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Tuesday, April 30, 2019

"Liberation Day" 2019 :The Left turns out (there are not "nice people" on both sides) and parties.

"Liberation...April 25...Pigneto Neighborhood Party"


Bear with me; I'll get to the party after "due parole" ("2 words" - I'm being a bit ironic, because in Italian for us that usually means the speaker is about to launch into a long discourse).  Let me first set the stage a bit.

For non-Italians and others who many not recall, April 25 is Liberation Day in Rome, a date - in 1945 -  selected by the state to celebrate the liberation of Italy from the Germans.  Rome was liberated earlier, June 4, 1944, as the Allies moved up from the South, driving the Germans north.

"In the social fight, LIBERATION!" (One can see why Salvini might not have liked this.)
As Bill pithily and eloquently explained in a 2009 post, it's also a contested day, because the right-wing doesn't want to celebrate a day which communists, the Jewish community, and heirs of partisans see as theirs. Not much has changed in 10 years.

That contestation continued this year, when the Deputy PM and leader of the right-wing, anti-immigrant party the Lega, Matteo Salvini, declared he would not show up at any Liberation Day events, because, as he said, "On April 25 there will be parades, partisans, anti-partisans, fascists, communists, reds, blacks, and greens, blues, yellows, reds. We are in 2019, I am not interested in the fascist-communist derby...." (He chose instead to go to Corleone, a Mafia-infested town in Sicily to show (off) that his government was combating the Mafia.) 

Comparing the liberation of Italy from the Nazis to a soccer game -  a "derby" is a soccer tournament that pits the two biggest rivals against each other - is trivializing it, to say the least. Very clear echoes of "there are fine people on both sides."  (For a discussion of the right-wing brazenness and the dangers of indifference, see Roger Cohen's op ed in the NYT.)
A very short 2 blocks from our door we found, instead of the usual sleepy
enoteca (think 'wine bar') with 1 or 2 customers, this crowd, live music,
lots of emptied wine and beer bottles.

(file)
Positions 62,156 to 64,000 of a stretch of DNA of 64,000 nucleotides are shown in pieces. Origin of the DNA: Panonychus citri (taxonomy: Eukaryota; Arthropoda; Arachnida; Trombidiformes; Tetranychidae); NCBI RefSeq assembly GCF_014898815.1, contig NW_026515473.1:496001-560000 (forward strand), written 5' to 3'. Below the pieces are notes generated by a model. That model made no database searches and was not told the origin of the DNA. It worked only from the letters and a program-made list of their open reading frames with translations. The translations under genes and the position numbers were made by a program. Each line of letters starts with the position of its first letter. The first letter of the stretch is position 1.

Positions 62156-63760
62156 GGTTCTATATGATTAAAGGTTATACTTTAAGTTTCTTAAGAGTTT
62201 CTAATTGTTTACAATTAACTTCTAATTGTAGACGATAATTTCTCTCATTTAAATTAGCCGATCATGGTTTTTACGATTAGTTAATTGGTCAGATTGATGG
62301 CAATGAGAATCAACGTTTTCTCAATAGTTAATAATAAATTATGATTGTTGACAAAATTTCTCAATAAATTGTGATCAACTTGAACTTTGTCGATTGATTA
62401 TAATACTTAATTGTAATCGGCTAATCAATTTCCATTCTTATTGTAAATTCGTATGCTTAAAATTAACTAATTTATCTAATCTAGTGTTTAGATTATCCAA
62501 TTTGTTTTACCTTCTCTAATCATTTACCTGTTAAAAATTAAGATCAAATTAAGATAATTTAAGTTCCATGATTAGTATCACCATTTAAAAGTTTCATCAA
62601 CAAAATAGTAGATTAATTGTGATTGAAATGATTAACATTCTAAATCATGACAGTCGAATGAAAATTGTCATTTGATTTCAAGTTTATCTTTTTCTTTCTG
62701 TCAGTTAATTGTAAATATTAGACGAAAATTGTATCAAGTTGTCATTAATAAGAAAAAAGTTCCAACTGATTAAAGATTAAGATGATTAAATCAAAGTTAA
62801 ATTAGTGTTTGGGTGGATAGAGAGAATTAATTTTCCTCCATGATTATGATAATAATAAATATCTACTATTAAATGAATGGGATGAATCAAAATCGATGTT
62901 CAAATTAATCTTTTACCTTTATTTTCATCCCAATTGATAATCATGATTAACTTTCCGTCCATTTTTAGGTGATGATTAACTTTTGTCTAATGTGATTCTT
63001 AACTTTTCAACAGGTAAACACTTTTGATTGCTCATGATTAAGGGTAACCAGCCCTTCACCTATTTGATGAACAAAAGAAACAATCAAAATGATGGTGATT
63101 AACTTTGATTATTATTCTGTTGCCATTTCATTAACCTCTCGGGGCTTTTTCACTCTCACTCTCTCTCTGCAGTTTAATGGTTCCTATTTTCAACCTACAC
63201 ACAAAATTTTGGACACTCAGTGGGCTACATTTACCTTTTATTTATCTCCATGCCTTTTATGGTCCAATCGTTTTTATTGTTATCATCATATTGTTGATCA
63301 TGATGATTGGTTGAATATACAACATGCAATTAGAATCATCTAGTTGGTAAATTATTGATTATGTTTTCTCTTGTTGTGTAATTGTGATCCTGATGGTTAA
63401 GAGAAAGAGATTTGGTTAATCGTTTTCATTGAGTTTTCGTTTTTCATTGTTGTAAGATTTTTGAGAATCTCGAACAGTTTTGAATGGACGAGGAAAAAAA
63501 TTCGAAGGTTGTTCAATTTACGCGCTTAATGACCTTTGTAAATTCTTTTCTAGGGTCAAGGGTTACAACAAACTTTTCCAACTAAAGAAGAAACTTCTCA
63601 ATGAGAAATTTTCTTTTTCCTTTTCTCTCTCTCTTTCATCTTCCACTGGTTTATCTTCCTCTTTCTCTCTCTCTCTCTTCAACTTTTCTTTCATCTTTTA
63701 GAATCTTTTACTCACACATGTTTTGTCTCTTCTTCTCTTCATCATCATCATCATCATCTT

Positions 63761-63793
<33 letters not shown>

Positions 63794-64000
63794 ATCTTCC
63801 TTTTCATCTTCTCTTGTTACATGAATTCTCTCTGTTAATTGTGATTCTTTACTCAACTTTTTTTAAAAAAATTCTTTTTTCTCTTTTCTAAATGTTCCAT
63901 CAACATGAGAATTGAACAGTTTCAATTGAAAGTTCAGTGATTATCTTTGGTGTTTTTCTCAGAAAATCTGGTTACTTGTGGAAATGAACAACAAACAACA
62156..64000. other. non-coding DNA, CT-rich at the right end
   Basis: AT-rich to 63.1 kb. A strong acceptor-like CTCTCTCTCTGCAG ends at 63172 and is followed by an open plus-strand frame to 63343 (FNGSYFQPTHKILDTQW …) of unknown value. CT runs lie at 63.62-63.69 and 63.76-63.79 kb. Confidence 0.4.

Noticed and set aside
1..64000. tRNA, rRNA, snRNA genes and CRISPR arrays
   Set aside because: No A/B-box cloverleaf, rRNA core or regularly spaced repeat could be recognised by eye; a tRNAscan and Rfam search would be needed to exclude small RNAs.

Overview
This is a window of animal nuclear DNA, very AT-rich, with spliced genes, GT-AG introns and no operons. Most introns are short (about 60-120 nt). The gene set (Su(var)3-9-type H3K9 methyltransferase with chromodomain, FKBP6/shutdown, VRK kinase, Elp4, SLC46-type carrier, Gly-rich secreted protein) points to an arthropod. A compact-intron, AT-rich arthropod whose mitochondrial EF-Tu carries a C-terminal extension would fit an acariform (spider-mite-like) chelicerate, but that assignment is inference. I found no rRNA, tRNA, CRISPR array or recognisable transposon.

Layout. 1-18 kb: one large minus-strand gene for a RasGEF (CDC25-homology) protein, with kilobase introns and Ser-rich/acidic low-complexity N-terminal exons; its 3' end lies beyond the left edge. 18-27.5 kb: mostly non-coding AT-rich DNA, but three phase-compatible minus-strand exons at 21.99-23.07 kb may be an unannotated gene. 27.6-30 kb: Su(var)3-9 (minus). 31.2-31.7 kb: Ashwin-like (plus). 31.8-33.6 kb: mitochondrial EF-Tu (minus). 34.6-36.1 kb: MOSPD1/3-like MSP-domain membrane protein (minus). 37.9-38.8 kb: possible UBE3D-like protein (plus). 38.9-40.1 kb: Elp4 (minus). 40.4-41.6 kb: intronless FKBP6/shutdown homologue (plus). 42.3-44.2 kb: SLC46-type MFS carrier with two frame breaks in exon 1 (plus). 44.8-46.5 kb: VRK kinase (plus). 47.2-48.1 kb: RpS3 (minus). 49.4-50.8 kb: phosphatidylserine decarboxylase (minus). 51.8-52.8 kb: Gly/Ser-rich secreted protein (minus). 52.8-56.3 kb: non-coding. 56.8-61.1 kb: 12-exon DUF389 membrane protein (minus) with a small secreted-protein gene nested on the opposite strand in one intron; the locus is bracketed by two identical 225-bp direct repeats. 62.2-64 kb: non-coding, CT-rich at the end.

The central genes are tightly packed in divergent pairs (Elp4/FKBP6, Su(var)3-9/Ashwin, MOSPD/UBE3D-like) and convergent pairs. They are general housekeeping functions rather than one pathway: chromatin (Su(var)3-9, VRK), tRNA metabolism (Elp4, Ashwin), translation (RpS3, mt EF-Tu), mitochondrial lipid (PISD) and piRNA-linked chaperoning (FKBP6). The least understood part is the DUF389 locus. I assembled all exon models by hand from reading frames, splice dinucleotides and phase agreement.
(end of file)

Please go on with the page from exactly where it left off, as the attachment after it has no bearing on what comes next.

This year the turnout on the left seemed especially high, and, the Jews and the partisan organization (ANPI - Associazione Nazionale Partigiani d'Italia) marched together.  They had not in the recent past because (as I recall) of ANPI's support for Palestine.
(For more on Liberation Day, see Frederika Randall's excellent post on the partisan anthem, "Bella Ciao.")

 Almost all our friends in Rome participated in the day in some way.  One took his granddaughter to lay flowers at the Fosse Ardeatine, the caves where more than 300 Italian men were summarily executed by the Nazis in retaliation for a partisan bombing that killed 33 German soldiers in March 1944. (Here is a post on the Fosse Ardeatine, which is also in an itinerary in our book.)
"The future is now; it's time to act" (and something about "big projects
for the environment") - slogan and picnic.


Leave it to the Left to be intensely political and also to enjoy themselves.  The neighborhood we chose to live in this year is without doubt a leftist one. Bill is collecting slogans and posters and will post them at some point.  I've included a few here that were put up for the street celebration.


Posters advertising the party; graffiti protesting gentrification.
The red flag in the distance is an ANPI flag.
A prize ceremony, showing the ethnically-mixed neighborhood. Not sure
what the prizes were for. The "prize" was a red ANPI neck scarf.
Basically our 2019 Liberation Day story is that we decided to walk out our door the evening of April 25 and within 2 blocks were in the midst of an enormous street party.  Pigneto was celebrating Liberation Day as perhaps only Pigneto - a mixed social class and ethnic neighborhood with leftist roots going back to Pasolini - can.  The photos and captions above and below illustrate the day.


Dianne




Bars popped up where none had been before. Musicians too.
Those open store fronts to the right are bars without any signage that
haven't been open before while we've been here, and may not be again.
One wonders if they are licensed, legal, etc. But, hey, it's Pigneto!



Again, a street near us, usually quiet, now spilling over with customers,
and, yes, it's a car-driving street.



There were games - foosball, ping pong - babies, dogs,  you name it.

Basically a message to the governments of Rome and Lazio (the province in which Rome sits):
"Over our territory, we will decide!"

A good time was had by all.



1 comment:

Dianne Bennett and William Graebner said...

Overheard from Umbertide (in Umbria) - the mayor prohibited the marching band from playing "Bella Ciao." People started singing it anyway and the mayor had to wait for them to finish to give his speech (You go Umbertideni!) The quite small town, which we've been in, was mistakenly bombed by the Allies in 1944, and 80 citizens were killed. The center-right mayor was elected decisively in 2018, the first mayor from the right "in modern history," the papers said. He said he would be the "mayor for everyone," but I heard he won in part by campaigning against a mosque. I guess "everyone" doesn't include "Bella Ciao" singers and Muslims. (Dianne)